Fast forward to Thursday night, June 20, when 1000 guests walked past a partition of curtains and down a red carpet and entered the new “TBIT,” as it’s been rechristened. It is a sleek, futuristic space, bejeweled with giant video installations and tricked out with the world’s best retailers and some of LA’s finest restaurants.
I swung an invite to the preview of the TBIT at Los Angeles International Airport. It kind of helps when the chairman of my newspaper board also happens to be Peter Lowy, the co-CEO of the Westfield Group, the company that developed the concessions inside the terminal.
The evening itself had the feel of a Hollywood premiere, with about 100 times more security. Guests in their evening wear arrived by shuttle vans from a satellite parking lot, and threaded their way through passengers in sweat pants schlepping excess luggage.
The entrance to TBIT was lined with models in suitably tight dresses offering pretty drinks along the way. They were as show-stopping as the bomb-sniffing Belgian malinois that stood by their handlers.
Just at the entrance to the terminal, a massive video display of falling water provoked initial oooohs and ahhs. Then the terminal opened up—a vast space of arched white roofs and glass. As much iron went into this terminal, so the brochure says, as would go into two Eiffel Towers. But the big visual deal are those video screens—screens the size of football fields it seemed—displaying stunning images of surf, stars, Big Ben-like clocks, dancing girls. Jaw-dropping stuff.
The terminal itself is a place to seriously shop. Gucci, Burberry, Kitson, and, in a nod to LA, Fred Segal are interspersed with numerous other high-end retailers and duty free stores. Even the duty-free tilts to the highest end: the display at the liquor shop offered a 50 year-old Glenfiddich single malt scotch and a bottle of rare Chinese rice wine for $17,000.
The food was the biggest upgrade, from my point of view. That because while you can find Gucci anywhere, Westfield wisely tapped restaurants that either originated in LA or cook as if they did. So, as you wait in the future for your El Al flight, you can check out Umami Burger, Coffee Bean and Tea Leaf, The Larder, Border Grill, Chaya, LaMill Coffee, Marmalade, 800 Degrees, Ink Sack or some of the non-LA offerings: III Forks from Dallas, Petrossian Caviar, Vino Volo. There was also, of course, Panda Express. But the chef dishing out its vegetarian eggrolls assured me, “This is the high end Panda Express.”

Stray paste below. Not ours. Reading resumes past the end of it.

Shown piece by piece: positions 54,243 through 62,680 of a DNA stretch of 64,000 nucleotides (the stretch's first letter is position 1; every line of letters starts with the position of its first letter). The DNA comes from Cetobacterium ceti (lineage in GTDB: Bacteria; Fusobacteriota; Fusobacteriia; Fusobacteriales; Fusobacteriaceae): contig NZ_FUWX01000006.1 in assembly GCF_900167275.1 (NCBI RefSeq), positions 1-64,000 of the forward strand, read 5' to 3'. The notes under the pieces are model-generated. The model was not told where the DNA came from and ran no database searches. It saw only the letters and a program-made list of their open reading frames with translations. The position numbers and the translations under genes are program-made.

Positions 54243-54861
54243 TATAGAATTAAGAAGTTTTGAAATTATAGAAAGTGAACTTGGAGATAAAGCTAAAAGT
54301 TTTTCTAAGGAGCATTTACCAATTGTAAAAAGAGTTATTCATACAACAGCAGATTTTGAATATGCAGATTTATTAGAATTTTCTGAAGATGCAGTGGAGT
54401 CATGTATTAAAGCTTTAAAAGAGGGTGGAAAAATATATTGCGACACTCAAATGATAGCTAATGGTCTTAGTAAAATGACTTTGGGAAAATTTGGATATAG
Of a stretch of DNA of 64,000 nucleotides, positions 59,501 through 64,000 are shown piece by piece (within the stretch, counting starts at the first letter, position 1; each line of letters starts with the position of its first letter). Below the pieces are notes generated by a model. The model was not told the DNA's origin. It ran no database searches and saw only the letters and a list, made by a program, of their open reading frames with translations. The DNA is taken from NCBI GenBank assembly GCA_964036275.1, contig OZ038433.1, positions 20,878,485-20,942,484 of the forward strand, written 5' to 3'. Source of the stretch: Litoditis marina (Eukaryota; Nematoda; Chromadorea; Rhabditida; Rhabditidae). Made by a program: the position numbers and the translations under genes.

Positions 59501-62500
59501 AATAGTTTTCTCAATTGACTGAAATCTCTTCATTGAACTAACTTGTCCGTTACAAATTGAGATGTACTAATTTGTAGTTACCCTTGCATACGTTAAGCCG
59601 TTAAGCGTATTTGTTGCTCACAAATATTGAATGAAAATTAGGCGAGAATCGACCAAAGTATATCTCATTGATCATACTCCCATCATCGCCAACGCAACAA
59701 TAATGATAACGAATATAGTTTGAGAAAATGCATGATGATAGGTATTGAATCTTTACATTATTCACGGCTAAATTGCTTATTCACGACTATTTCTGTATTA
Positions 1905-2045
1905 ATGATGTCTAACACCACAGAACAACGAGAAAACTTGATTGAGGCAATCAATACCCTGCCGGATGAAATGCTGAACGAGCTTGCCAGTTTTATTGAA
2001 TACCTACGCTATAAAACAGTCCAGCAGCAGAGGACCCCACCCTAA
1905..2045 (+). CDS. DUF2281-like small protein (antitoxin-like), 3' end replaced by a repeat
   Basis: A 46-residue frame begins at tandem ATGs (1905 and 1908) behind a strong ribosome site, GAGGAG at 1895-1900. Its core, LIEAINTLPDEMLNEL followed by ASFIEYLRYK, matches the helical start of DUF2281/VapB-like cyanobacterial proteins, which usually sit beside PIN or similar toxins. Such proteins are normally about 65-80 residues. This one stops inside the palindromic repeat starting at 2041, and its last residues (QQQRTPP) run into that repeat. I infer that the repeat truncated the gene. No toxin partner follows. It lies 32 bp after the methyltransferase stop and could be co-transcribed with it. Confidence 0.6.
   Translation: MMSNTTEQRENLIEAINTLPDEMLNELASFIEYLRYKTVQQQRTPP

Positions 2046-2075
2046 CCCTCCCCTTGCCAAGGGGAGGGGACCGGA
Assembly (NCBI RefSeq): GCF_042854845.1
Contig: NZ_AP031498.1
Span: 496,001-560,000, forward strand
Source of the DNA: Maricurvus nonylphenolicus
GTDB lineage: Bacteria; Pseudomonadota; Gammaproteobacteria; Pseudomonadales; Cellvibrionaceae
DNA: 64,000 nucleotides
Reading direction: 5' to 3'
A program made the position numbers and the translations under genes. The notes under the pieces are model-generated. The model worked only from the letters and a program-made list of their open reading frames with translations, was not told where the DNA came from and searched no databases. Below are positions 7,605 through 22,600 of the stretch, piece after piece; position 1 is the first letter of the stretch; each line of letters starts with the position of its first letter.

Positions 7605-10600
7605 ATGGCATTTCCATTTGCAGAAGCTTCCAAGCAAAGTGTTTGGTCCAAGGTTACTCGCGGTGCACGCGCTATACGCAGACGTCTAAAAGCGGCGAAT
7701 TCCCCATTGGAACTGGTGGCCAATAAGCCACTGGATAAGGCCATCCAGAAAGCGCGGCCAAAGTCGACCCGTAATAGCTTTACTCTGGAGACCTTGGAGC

Many of the restaurants turned out for the event with endless bites for the guests. Border Grill’s founders Mary Sue Milliken and Susan Feniger were there serving plantains, rice and beans, as well as ceviche. The Larder at Tavern offered sandwiches of burrata and rapini. Chaya made tuna tartare. InkSack, Michael Voltaggio’s lunchtime place, offered fried chicken sandwiches. And those Panda Express eggrolls? Not bad.
Westfield didn’t design the interior, but it did reconfigure the shopping to give the terminal the feel of a high-end urban mall, not a way station serving 4,000 passengers per hour.
“This is a perfect example of public-private partnership,” Peter Lowy said in a short speech to the crowd. “Sometimes government really works.”
Mayor Antonio Villaraigosa took the stage and pronounced the terminal the best in the United States, if not the world. Across from where he stood, in the grand hall, a sign proclaimed this the Villaraigosa Hall—so he may be biased.
But the mayor spread the credit: to Lowy and Westfield, to Gina Marie Lindsey, the 5 foot tall powerhouse executive of Los Angeles World Airports who is overseeing what is the largest public works project in LA history, and to the airport commissioners, headed by Michael Lawson.
There’s still a ways to go before the TBIT opens. If the preview came before the actual premiere, that may be because the mayor leaves office July 1, and he wanted to rightly be the one to open the project he managed to pushed through.
“I want to see us celebrate this great town,” he said, before the Hollywood Scoring Orchestra played a tribute to him entitled, “Portale.”